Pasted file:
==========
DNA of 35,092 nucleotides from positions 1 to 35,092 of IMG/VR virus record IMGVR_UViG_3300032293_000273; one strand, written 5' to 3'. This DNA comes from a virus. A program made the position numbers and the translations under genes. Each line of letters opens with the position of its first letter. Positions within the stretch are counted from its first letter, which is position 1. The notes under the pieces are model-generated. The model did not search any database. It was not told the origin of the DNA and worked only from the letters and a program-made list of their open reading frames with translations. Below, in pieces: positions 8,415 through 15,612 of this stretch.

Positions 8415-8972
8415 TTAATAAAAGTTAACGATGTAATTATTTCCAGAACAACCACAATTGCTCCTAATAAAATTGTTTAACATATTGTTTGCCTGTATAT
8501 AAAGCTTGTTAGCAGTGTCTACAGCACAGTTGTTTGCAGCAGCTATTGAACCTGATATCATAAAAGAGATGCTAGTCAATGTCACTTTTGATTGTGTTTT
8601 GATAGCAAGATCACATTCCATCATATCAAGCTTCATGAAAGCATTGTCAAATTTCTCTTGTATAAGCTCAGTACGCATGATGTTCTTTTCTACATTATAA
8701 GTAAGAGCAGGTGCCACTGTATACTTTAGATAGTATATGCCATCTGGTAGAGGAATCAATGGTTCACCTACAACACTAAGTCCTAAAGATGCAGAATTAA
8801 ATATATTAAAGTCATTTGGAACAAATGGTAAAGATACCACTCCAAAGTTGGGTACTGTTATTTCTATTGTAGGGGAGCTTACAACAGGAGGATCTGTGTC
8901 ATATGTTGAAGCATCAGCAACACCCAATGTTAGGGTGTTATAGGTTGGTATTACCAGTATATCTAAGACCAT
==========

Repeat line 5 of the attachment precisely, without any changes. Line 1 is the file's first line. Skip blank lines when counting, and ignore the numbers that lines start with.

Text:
8601 GATAGCAAGATCACATTCCATCATATCAAGCTTCATGAAAGCATTGTCAAATTTCTCTTGTATAAGCTCAGTACGCATGATGTTCTTTTCTACATTATAA